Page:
In the last post I discussed the concept of answering the obvious next question when showing data. This one extends that theme to show why reporting frequently needs to include forecasting or prediction.
Most maturity models of HR analytics show that reporting is the first step and needs to be achieved before moving on to more advanced techniques. In reality it’s far more intertwined than that.
In our usability testing one thing shows up time and time again. Contrary to what all the data visualisation purists suggest, viewers don’t read the data as it’s shown on the display, even if that data is visualised in the manner they suggest.
The data about what has or is happening that may be clearly displayed isn’t actually what is needed to make the decisions facing the viewer. To make a decision you need to have an understanding not of what has happened but what is likely to happen.
Users typically take the data that they see and project it mentally into the future. If a trend line shows an increase, the viewer is likely to believe that this will continue. If they see that Region A has a higher turnover to the rest of the firm they will interpret this as Region A having a problem (it could just be chance or a factor of the underlying population).
These behaviours and understood well in several disciplines. It’s the prime reason that fund managers show historic performance graphs and likewise the reason why regulators often insist that they put statements such as ‘historic performance is not a reliable indicator of future growth’.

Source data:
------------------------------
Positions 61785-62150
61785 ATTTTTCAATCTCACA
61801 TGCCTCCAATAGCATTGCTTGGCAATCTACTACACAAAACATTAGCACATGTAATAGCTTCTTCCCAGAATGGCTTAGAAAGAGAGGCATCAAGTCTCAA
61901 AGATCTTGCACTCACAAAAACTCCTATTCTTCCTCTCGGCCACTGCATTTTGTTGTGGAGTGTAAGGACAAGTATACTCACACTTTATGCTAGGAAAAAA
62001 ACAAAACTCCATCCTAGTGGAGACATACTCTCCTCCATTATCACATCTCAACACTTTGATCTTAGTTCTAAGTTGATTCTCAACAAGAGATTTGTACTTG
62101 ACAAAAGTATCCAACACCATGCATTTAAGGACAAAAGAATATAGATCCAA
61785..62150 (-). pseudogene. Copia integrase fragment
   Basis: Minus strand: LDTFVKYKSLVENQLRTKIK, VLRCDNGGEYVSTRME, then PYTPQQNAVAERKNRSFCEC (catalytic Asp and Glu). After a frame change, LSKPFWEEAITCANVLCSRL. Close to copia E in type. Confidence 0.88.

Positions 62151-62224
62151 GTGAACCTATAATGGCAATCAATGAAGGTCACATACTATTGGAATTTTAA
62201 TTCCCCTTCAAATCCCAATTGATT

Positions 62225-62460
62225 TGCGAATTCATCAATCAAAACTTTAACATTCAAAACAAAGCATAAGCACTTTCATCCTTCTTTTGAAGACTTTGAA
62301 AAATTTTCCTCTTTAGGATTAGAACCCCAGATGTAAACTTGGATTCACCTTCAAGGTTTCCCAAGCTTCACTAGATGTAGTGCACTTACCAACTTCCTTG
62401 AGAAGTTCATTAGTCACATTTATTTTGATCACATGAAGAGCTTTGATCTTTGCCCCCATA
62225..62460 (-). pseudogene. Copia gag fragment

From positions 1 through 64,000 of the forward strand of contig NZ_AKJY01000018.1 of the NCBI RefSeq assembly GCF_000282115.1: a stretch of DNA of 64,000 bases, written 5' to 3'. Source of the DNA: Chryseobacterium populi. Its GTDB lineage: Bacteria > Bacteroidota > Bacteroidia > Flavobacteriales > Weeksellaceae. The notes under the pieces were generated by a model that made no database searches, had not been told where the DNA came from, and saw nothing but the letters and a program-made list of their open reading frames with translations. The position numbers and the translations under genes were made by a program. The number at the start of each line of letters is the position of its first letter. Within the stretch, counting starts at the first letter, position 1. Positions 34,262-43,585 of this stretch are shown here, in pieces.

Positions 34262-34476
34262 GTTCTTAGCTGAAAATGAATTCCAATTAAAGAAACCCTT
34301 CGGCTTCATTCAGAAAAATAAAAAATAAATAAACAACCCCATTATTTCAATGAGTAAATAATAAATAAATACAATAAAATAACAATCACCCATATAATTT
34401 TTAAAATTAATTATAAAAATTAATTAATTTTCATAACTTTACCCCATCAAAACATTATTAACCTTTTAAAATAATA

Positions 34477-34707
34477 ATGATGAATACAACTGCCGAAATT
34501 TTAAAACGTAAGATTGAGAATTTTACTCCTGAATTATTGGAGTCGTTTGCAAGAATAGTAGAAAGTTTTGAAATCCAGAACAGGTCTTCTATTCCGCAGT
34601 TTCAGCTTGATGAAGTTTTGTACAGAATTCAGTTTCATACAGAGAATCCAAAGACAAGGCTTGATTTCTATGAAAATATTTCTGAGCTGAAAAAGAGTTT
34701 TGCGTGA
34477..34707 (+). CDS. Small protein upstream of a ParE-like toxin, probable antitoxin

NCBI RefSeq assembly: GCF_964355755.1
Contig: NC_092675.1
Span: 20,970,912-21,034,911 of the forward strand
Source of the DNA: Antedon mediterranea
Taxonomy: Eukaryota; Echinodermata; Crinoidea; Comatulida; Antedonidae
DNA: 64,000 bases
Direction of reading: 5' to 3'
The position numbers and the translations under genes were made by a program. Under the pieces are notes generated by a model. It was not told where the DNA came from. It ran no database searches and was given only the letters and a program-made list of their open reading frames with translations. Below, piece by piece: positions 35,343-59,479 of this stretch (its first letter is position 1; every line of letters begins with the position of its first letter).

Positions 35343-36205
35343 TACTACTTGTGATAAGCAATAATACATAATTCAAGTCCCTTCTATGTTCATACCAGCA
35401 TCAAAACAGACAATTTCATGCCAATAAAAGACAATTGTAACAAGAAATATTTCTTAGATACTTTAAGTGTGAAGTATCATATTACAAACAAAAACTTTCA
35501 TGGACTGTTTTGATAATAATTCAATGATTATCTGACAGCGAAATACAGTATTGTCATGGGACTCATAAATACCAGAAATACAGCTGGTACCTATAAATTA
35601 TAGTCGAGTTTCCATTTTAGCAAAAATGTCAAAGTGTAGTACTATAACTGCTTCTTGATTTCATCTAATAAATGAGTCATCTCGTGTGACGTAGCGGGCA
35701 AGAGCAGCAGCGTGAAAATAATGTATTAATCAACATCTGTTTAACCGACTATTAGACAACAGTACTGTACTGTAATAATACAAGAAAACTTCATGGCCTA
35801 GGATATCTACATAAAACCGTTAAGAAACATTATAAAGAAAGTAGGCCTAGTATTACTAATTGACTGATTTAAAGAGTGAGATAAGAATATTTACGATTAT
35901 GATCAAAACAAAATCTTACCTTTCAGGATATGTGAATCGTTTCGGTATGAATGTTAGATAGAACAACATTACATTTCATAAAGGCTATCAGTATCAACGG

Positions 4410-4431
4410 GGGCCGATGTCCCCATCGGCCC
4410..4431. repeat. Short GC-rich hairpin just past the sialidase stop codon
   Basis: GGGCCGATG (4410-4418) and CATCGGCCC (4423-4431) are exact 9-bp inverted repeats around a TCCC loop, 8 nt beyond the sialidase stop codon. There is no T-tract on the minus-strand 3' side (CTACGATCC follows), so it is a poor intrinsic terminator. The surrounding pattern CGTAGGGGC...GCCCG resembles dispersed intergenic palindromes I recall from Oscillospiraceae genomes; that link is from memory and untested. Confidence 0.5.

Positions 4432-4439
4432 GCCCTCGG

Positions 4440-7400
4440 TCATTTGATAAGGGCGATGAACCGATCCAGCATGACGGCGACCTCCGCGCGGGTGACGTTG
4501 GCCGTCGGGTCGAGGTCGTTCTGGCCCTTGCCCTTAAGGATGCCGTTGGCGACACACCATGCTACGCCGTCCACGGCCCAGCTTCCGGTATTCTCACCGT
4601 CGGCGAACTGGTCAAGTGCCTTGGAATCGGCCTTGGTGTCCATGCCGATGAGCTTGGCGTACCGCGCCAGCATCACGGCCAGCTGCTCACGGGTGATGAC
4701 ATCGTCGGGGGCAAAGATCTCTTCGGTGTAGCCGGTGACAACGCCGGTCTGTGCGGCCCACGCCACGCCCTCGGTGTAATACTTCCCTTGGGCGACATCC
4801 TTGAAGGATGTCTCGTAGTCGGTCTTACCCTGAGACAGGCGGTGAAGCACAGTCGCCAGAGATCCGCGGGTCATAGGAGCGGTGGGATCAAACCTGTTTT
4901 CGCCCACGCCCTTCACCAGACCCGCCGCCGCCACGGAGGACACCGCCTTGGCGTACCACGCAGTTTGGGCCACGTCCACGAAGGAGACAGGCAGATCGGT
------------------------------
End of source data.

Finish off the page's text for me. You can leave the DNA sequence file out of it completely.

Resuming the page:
We firmly believe that report designers need to address this issue, and that adding prediction to reports is often needed to provide this clarity.
What we want to do is to display two things:
- A predicition of what the future holds based on a simple prediction model
- A level of uncertainty associated with that prediction.
Again, we can turn to finance for a good example of how that is done. The Bank of England is noted for its use of the fan chart. This shows not only the most likely prediction but a range of likely values. It does so in a way that most lay readers can understand.
I wrote about a simpler example in an earlier article about prediction. In that instance we provided simply a percentage showing the probability of hitting the target. Hitting targets either will or won’t happen so it’s appropriate in these instances to show just the probability of hitting the target.
Whichever route is appropriate one thing should be clear – whenever you’re trying to present information that will be used for making decisions you should be providing guidance visually to help your readers make effective decisions.